Rita, Sue and Bob Too at the Royal Court Theatre
Andrea Dunbar’s Rita Sue and Bob Too emerged in 1982 as a jubilant rebuttal to the kitchen sink dramas and grim economic realities of the North – open to interpretation as both a playful sex farce, and also as a comment on the spiralling loss of opportunity for small communities. Revived for a #MeToo-conscious audience, the play’s outmoded stance on sexual power dynamics means it works more as a curious time-capsule than effective theatre.
Rita, Sue and Bob too tracks the backseat sexual fumblings of the titular threesome, as the 27-year-old Bob engages in weekly trysts with his 15-year-old babysitters. Opening with an all-too swiftly escalating scene of predation by Bob (the press night audience was visibly discomfited by this sequence, which was presumably played for laughs in the initial staging), Dunbar tracks the fallout of the trio’s affair, framing it as their sole respite from the twin evils of claustrophobia and unemployment that shroud the small town.
Dunbar, 19 at the time of writing, treads the topics of consent and agency carefully, imbuing Rita and Sue with buoyant wit and temerity, but the play’s sympathetic treatment of Bob is problematic for a 2018 audience. What was once a sex farce assumes the air of a bleak drama on the receding hopes and oppressive sexism for today’s audience, as each character reverts to sex as flight from the banal – whether it’s Bob’s diminishing freelance handyman schedule, or the girls’ Youth Training Scheme for which they receive half-pay. To expand the inner lives of the three, however, their home lives demand more depth. The discord between Bob (a suitably world-weary James Atherton), and his wife Michelle (a sparkling Samantha Robinson), approaches this, but the girls deserve more fleshed-out back stories.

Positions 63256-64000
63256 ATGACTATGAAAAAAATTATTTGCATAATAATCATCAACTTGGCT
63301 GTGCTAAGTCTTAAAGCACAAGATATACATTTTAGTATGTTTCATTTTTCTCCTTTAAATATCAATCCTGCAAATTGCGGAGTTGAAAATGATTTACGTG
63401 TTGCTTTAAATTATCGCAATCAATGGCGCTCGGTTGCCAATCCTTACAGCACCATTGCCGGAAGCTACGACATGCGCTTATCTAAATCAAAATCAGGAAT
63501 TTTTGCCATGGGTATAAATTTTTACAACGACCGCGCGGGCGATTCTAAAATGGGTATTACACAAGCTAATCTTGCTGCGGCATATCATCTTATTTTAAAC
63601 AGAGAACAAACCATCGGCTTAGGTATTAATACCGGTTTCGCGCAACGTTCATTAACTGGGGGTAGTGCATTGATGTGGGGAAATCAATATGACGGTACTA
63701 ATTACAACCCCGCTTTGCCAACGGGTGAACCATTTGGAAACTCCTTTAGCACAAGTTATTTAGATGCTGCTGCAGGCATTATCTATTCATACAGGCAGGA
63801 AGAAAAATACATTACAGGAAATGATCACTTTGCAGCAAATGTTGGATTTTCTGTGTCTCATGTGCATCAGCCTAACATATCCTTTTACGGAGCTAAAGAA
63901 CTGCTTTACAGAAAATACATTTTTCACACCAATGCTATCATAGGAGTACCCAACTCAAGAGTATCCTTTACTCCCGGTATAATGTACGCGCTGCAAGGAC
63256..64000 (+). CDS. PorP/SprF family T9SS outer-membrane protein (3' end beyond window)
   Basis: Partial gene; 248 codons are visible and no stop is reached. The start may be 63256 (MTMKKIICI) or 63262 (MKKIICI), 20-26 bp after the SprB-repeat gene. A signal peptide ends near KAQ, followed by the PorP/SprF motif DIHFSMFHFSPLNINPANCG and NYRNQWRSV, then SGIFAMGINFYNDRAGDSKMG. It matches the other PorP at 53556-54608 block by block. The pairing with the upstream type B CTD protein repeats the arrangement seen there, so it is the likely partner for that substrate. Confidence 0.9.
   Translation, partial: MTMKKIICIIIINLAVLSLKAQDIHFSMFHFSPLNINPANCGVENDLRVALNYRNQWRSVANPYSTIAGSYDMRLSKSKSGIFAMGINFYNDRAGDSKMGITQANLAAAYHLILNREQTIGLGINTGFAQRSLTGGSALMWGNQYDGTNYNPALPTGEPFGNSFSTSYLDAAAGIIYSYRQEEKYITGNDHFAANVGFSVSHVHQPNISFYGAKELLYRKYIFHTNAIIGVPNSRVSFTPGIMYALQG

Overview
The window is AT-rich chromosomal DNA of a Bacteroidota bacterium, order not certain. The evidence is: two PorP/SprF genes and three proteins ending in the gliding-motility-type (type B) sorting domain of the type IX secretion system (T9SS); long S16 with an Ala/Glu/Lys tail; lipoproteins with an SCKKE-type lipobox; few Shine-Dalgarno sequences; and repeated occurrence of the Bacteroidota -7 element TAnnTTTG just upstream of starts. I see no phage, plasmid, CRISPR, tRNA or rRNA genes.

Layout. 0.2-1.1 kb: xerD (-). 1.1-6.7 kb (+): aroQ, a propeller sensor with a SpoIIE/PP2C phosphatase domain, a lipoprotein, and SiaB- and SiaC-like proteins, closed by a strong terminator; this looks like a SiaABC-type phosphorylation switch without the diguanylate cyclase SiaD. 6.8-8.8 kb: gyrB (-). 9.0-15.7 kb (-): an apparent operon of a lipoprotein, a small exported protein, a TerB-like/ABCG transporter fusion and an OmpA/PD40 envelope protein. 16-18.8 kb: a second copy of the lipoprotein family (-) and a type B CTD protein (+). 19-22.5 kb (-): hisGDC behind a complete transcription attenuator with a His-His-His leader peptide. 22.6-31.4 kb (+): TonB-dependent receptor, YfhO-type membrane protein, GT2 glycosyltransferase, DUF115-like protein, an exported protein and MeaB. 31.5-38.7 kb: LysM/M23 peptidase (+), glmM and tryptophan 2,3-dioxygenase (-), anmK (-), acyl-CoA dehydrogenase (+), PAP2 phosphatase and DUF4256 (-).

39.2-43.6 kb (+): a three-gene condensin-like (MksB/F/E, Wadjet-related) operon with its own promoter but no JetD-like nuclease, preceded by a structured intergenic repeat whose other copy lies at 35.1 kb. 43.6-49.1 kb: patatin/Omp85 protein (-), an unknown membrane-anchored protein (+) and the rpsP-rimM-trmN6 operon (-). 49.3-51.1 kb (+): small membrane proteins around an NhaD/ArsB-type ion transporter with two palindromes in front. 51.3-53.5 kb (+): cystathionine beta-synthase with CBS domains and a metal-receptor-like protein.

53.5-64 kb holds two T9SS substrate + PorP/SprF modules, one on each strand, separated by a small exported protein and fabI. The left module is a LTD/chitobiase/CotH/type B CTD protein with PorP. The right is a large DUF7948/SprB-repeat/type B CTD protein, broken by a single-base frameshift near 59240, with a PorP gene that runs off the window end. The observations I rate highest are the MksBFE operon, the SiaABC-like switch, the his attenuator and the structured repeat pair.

The repeated comic beats about sexual dysfunction draw fewer laughs as the piece progresses, and the girls’ sparky tête-à-têtes warp into prickly, adolescent resentment. Taj Atwal and Gemma Dobson have brilliant comic timing as Rita and Sue – their characters feel truly lived-in, and they navigate the verbal see-saw of Dunbar’s script, for which it has been so celebrated, with glee. Unfortunately Rita, Sue and Bob Too mingles its clear adoration for its characters with a predictable plot and problematic sentiment – one can’t help but wonder what a 2018 update by the likes of Alice Birch would resemble instead.
Photo: Out of Joint
Rita, Sue and Bob Too is at the Royal Court Theatre from 9th until 27th January 2018. For further information or to book visit the theatre’s website here.